Pep Guardiola denies imposing junk food ban at City
Pep Guardiola denied dictating to his Manchester City players what they can and cannot eat, contradicting claims made by Gaël Clichy.
Guardiola rejects claims of a junk food ban at City
Pep Guardiola denied dictating to his Manchester City players exactly what they can and cannot eat and said none were overweight, after Gaël Clichy claimed the new manager had banned junk food and exiled out-of-shape stars.
Speaking in China, where City are on a money-spinning pre-season tour, the French defender told the Guardian newspaper and other British media that former Barcelona and Bayern Munich coach had wasted no time in laying down the law.
“You often hear managers say being healthy is really important. With him, if your weight is too high, you're not training with the team. That is the first thing and you can hear it a lot, but for my part it's the first time any manager has really done it”, Clichy said. “So we have a few players who are not training with the team yet. He cut out some juice and pizza and all the heavy food is not allowed”.
There has been plenty of attention paid to Guardiola's new regime on and off the pitch since his high-profile arrival this summer, but the Spaniard denied taking a dictatorial approach with his players. “The nutritionist is the boss. I'm not a chef. He decides what they have to eat”, he said, speaking in the southern Chinese city of Shenzhen, the latest leg of their stop-start China tour.
He also denied his players had returned to training out of shape: “No, they are not overweight. I want my players fit. For me that is important... I need to get my players absolutely fit”.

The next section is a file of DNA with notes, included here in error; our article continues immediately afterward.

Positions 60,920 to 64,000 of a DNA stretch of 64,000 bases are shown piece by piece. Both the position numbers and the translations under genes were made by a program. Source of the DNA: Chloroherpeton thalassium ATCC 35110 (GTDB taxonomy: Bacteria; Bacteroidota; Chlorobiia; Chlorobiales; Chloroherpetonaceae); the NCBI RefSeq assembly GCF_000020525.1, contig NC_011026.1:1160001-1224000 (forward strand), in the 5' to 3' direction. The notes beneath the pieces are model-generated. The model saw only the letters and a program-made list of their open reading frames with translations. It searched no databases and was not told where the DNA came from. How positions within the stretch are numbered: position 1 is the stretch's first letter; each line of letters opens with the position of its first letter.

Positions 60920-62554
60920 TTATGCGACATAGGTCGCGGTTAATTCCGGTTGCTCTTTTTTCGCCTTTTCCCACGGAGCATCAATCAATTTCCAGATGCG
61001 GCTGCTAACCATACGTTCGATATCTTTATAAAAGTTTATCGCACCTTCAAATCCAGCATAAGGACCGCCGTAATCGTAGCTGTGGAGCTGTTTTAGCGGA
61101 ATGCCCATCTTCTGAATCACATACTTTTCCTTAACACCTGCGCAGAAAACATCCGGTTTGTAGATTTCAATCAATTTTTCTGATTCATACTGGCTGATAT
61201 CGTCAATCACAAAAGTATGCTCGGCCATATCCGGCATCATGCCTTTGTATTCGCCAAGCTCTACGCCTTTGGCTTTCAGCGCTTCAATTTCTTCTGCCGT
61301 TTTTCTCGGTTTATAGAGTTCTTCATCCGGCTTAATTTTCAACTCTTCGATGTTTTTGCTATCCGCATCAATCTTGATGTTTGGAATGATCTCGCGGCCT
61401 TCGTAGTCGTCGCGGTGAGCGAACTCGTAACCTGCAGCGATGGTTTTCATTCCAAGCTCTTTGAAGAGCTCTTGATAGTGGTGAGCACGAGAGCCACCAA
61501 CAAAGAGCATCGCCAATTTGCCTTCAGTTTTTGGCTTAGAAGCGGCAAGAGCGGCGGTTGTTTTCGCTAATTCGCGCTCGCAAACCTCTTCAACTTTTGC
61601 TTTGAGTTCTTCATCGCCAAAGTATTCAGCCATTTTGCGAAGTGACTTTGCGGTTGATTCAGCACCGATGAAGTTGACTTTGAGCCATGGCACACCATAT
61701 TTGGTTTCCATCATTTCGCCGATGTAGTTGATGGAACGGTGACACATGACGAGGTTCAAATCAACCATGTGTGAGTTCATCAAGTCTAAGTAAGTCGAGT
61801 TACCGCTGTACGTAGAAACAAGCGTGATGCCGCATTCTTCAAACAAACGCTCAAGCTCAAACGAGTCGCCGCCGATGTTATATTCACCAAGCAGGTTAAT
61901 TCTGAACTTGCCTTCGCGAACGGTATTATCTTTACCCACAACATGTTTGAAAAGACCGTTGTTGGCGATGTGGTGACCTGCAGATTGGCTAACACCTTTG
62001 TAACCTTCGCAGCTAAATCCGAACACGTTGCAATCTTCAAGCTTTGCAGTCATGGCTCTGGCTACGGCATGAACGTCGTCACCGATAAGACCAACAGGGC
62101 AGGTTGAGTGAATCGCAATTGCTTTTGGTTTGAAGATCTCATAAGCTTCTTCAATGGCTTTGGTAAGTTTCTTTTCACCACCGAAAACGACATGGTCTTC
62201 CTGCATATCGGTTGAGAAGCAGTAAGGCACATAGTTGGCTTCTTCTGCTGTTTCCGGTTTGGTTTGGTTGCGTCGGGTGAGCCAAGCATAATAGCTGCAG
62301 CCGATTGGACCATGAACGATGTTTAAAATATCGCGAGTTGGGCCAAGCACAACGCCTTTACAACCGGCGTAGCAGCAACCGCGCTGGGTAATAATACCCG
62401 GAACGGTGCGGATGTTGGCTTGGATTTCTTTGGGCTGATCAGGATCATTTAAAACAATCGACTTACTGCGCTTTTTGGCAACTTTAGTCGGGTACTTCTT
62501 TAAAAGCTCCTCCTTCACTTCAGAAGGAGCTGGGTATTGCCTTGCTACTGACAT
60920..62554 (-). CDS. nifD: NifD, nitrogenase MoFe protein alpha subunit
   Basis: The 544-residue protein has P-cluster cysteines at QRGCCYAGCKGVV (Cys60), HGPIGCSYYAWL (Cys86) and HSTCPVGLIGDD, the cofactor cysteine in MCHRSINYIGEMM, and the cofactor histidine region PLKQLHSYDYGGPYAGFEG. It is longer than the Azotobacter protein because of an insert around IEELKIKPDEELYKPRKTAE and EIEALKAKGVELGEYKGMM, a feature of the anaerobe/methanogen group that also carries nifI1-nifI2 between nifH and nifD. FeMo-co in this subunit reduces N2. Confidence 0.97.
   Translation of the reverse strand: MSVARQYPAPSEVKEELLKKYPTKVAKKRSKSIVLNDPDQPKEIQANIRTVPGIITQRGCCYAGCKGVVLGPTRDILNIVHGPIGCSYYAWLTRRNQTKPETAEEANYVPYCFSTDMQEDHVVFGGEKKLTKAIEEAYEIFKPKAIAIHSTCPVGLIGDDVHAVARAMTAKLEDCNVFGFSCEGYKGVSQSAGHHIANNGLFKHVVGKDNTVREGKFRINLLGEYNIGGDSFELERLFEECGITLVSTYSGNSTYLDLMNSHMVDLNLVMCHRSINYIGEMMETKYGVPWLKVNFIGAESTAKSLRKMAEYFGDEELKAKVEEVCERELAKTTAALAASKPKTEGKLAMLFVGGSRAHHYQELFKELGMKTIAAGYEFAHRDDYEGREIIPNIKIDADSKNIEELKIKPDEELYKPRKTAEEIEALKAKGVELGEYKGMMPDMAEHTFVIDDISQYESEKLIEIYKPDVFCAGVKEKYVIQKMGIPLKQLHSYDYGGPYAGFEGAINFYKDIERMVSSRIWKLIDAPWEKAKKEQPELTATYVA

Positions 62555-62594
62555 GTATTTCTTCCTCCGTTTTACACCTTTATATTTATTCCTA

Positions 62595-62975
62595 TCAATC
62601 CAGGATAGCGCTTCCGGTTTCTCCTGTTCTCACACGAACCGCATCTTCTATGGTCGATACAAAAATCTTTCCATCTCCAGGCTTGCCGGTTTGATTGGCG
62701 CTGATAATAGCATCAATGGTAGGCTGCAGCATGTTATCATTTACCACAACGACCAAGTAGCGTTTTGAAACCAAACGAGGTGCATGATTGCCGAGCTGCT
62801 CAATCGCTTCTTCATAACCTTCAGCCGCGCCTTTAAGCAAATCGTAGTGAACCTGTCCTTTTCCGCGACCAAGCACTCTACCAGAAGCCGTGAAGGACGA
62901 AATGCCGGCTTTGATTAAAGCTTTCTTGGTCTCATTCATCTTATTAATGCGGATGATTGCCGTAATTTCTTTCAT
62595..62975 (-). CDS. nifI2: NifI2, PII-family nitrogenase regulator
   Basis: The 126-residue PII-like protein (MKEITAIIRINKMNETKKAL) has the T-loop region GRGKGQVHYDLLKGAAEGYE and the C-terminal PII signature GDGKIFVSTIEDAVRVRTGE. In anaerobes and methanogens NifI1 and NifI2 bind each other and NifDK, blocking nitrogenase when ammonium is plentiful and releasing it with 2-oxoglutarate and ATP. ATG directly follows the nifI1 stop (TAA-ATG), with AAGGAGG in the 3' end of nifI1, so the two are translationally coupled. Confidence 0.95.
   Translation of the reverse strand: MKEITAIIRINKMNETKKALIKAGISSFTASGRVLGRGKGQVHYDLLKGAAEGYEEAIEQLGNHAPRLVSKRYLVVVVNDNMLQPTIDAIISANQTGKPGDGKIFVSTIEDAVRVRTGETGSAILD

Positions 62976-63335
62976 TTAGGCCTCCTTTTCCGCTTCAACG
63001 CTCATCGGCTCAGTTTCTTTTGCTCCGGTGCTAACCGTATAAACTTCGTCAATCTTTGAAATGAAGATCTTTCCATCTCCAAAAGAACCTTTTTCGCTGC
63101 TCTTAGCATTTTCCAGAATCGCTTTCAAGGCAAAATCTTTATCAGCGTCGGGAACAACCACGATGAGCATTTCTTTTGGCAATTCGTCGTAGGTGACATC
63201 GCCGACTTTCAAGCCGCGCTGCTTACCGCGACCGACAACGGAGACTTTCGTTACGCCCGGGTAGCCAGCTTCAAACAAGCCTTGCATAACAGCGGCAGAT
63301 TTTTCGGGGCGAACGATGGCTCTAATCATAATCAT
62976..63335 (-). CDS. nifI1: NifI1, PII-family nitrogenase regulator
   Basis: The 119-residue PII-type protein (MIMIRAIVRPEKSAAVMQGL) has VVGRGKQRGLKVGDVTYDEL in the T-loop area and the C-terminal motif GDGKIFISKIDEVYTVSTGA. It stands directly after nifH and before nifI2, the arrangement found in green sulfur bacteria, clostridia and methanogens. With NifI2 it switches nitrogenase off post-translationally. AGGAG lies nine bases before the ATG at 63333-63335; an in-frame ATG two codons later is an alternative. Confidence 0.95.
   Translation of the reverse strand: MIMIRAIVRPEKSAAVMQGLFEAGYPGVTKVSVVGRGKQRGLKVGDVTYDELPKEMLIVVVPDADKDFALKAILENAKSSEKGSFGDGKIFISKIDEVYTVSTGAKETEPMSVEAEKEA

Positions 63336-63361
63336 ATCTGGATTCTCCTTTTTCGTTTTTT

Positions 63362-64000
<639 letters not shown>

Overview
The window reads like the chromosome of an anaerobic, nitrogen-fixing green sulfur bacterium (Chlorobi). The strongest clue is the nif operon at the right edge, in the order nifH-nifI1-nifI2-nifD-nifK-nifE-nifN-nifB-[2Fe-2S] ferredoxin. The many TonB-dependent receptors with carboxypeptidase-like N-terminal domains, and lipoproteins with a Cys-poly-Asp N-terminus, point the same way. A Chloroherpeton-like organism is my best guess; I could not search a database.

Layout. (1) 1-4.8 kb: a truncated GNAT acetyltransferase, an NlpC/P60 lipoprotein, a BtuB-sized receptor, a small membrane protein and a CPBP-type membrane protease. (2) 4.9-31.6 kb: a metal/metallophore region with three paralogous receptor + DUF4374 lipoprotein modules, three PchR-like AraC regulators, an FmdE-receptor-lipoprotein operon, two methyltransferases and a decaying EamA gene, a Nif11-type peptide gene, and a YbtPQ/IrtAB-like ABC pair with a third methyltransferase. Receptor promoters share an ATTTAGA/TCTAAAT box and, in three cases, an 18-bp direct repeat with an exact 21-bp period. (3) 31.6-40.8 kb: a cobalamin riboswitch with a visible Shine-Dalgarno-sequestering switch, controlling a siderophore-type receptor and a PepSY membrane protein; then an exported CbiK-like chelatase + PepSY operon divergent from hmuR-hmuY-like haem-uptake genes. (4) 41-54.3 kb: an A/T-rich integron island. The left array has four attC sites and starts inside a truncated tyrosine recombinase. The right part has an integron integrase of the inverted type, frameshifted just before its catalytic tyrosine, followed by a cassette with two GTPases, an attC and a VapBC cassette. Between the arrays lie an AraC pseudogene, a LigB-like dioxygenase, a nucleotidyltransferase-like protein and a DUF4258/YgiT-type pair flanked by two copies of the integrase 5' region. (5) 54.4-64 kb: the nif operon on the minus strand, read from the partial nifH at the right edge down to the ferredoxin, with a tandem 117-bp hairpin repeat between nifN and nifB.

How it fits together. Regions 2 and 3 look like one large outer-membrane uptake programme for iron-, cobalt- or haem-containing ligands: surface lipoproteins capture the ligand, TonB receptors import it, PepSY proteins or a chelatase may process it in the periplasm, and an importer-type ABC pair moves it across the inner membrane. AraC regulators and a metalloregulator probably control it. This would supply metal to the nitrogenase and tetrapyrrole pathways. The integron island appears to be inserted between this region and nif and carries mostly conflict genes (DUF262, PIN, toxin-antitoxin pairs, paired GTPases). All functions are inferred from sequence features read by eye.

City's pre-season preparations took a hit on Monday when their derby against Manchester United was called off because of the poor pitch at Beijing's Bird's Nest Olympic Stadium, following heavy rain.
Guardiola, who will be under pressure to inspire ambitious City to silverware in his first season, now wants to get on with the business of playing football. He revealed that the club were making a frantic push to line up a Championship or non-league club for a friendly next week to make up for the cancelled Beijing game.
“We haven't travelled here to China for just a holiday, we have travelled here to play games. Maybe it's a lesson for the people who organised the games. The pitch is the most important thing”.
The City players arrived in Shenzhen on Tuesday and were given scorching late afternoon workouts, and again Wednesday, as they dusted off the disappointment of the cancelled Manchester derby. Guardiola said he had been enjoying putting the City squad through its paces and assessing the quality at his disposal. “Every manager has his own ideas,' he said. 'But it's impossible to achieve even one victory if the players don't want it. They are comfortable with the challenge and they are trying to understand me and I am trying to understand them as soon as possible”.
The heat in Shenzhen remains as it was in Beijing – insufferable, but there seems little chance of any similar heavy downpours. So City have been able to get on with the business at hand, getting match ready for Borussia Dortmund, who breezed past United beating Mourinho's team 4-1 in Shanghai last Friday.
Guardiola's men can expect much of the same Thursday from last season's Bundesliga runners-up in front of what is expected to be a sell-out crowd of around 40,000 at the Shenzhen Universiade Stadium. The Spaniard revealed he had been singling out his midfielders for extra work when it came to tracking back to help the defence.
Midfielder Fabian Delph, who joined his boss to meet the press before Wednesday's workout, said City's players knew what they were in for when Guardiola signed on. “If you can't follow the regime, you fall short”, said Delph.
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